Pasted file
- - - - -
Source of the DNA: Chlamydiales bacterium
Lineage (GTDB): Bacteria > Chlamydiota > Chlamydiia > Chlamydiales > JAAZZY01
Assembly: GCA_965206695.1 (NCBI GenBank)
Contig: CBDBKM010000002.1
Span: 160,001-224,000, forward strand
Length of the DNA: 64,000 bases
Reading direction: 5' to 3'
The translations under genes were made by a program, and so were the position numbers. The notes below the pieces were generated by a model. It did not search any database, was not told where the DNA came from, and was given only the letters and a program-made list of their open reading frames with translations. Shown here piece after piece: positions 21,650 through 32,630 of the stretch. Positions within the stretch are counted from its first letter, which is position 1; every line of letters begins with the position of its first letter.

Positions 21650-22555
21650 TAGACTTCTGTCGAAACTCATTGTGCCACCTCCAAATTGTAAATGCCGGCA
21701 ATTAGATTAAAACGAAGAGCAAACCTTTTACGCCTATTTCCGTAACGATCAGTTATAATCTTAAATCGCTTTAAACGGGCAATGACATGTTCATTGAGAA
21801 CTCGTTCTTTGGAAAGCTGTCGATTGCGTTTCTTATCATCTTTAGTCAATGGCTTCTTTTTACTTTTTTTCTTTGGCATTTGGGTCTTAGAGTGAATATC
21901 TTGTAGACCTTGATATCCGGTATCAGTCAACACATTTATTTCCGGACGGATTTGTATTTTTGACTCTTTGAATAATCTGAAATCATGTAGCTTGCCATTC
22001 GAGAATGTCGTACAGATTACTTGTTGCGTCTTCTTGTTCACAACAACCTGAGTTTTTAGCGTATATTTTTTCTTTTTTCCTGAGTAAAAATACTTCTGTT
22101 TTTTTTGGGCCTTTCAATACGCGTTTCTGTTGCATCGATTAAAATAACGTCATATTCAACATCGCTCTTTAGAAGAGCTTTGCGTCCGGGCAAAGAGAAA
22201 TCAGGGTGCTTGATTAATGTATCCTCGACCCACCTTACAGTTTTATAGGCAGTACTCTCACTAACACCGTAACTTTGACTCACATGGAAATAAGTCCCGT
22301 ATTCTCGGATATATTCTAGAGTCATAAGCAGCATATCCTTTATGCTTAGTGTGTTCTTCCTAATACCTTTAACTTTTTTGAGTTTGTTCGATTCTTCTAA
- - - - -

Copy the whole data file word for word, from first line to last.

Source of the DNA: Chlamydiales bacterium
Lineage (GTDB): Bacteria > Chlamydiota > Chlamydiia > Chlamydiales > JAAZZY01
Assembly: GCA_965206695.1 (NCBI GenBank)
Contig: CBDBKM010000002.1
Span: 160,001-224,000, forward strand
Length of the DNA: 64,000 bases
Reading direction: 5' to 3'
The translations under genes were made by a program, and so were the position numbers. The notes below the pieces were generated by a model. It did not search any database, was not told where the DNA came from, and was given only the letters and a program-made list of their open reading frames with translations. Shown here piece after piece: positions 21,650 through 32,630 of the stretch. Positions within the stretch are counted from its first letter, which is position 1; every line of letters begins with the position of its first letter.

Positions 21650-22555
21650 TAGACTTCTGTCGAAACTCATTGTGCCACCTCCAAATTGTAAATGCCGGCA
21701 ATTAGATTAAAACGAAGAGCAAACCTTTTACGCCTATTTCCGTAACGATCAGTTATAATCTTAAATCGCTTTAAACGGGCAATGACATGTTCATTGAGAA
21801 CTCGTTCTTTGGAAAGCTGTCGATTGCGTTTCTTATCATCTTTAGTCAATGGCTTCTTTTTACTTTTTTTCTTTGGCATTTGGGTCTTAGAGTGAATATC
21901 TTGTAGACCTTGATATCCGGTATCAGTCAACACATTTATTTCCGGACGGATTTGTATTTTTGACTCTTTGAATAATCTGAAATCATGTAGCTTGCCATTC
22001 GAGAATGTCGTACAGATTACTTGTTGCGTCTTCTTGTTCACAACAACCTGAGTTTTTAGCGTATATTTTTTCTTTTTTCCTGAGTAAAAATACTTCTGTT
22101 TTTTTTGGGCCTTTCAATACGCGTTTCTGTTGCATCGATTAAAATAACGTCATATTCAACATCGCTCTTTAGAAGAGCTTTGCGTCCGGGCAAAGAGAAA
22201 TCAGGGTGCTTGATTAATGTATCCTCGACCCACCTTACAGTTTTATAGGCAGTACTCTCACTAACACCGTAACTTTGACTCACATGGAAATAAGTCCCGT
22301 ATTCTCGGATATATTCTAGAGTCATAAGCAGCATATCCTTTATGCTTAGTGTGTTCTTCCTAATACCTTTAACTTTTTTGAGTTTGTTCGATTCTTCTAA